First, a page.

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Parents to have their say over school’s future

Published date: 02 January 2013 |
Published by: Matt Jones
Read more articles by Matt Jones


 

PARENTS will have their say on the future of Blessed Edward Jones High School at a meeting next week.

Denbighshire Council launched a consultation which could see the school merged with St Brigid’s in Denbigh at a new location as part of a review on faith-based education in the county.

But fears have been raised over the impact on costs and journey times for families if it is not built in Rhyl.

Rhyl town councillor Margaret McCarroll, said: “The accessibility of the school is the biggest issue.

“It needs to be accessible to the children of Rhyl and the surrounding area.

“It is important that there is a choice for parents to have faith-based education.

Funding could come through Denbighshire Council’s approved proposals under the Welsh Government 21’s Century Schools Programme which is set aside for new schools, remodelling or reconstruction of existing schools.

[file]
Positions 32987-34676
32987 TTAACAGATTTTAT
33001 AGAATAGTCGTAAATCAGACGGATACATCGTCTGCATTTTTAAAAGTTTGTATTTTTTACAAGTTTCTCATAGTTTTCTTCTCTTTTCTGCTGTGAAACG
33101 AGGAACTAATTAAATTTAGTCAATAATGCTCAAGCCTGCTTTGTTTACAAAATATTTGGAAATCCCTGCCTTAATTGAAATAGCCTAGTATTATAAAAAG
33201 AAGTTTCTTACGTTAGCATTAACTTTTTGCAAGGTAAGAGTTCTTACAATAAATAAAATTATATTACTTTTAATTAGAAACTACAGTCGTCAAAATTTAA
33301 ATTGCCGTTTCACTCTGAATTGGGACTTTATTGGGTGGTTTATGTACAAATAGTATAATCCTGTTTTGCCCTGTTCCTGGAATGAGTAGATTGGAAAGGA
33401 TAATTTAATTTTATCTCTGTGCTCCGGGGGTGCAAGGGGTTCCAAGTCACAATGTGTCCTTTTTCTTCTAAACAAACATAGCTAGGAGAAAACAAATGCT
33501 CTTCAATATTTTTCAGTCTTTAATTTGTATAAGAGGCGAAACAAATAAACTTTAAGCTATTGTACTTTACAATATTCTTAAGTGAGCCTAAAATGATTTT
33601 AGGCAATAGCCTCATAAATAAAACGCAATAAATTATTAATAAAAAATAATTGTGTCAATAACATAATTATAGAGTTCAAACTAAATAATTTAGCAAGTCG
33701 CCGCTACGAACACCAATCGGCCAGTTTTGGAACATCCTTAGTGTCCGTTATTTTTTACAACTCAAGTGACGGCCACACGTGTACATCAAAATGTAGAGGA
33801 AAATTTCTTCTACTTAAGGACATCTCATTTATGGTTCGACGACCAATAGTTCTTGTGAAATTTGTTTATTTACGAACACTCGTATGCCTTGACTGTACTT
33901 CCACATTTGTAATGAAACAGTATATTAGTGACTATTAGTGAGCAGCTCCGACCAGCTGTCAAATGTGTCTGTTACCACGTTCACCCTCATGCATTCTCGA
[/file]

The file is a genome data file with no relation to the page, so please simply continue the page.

A consultation document sent out to parents said: “The council believes there are a number of issues which may create uncertainty for the school to maintain and improve standards over the next 10 years.

“Changes to the way education delivered together with concerns over the conditions of buildings in Rhyl and Denbigh has made all parties consider how best faith based education can be provided in the future.

“The educational standards at St Brigid’s are high and the performance of Blessed Edward Jones has improved considerably over recent years.

“At this stage no decisions have been made regarding any definite location for a new school.

“Without gaining the information at this stage around likely future demand and what would influence parents choice it would be premature to have a clear view on a single site.”

Proposals could see the amalgamation of the 11-16 elements of both schools with both schools operating on their existing sites until that time.

A spokesman for Denbighshire Council said: “The council is keen to stress that this is the beginning of a lengthy consultation process, beginning with this initial informal consultation.

“At this early stage of proposals no decision has been regarding a potential location for a new school should it emerge as the favoured option.”

The meetings will be held on January 9 and 10 but as the Journal went to press the exact times were yet to be decided.

For more information visit rhyljournal.co.uk.

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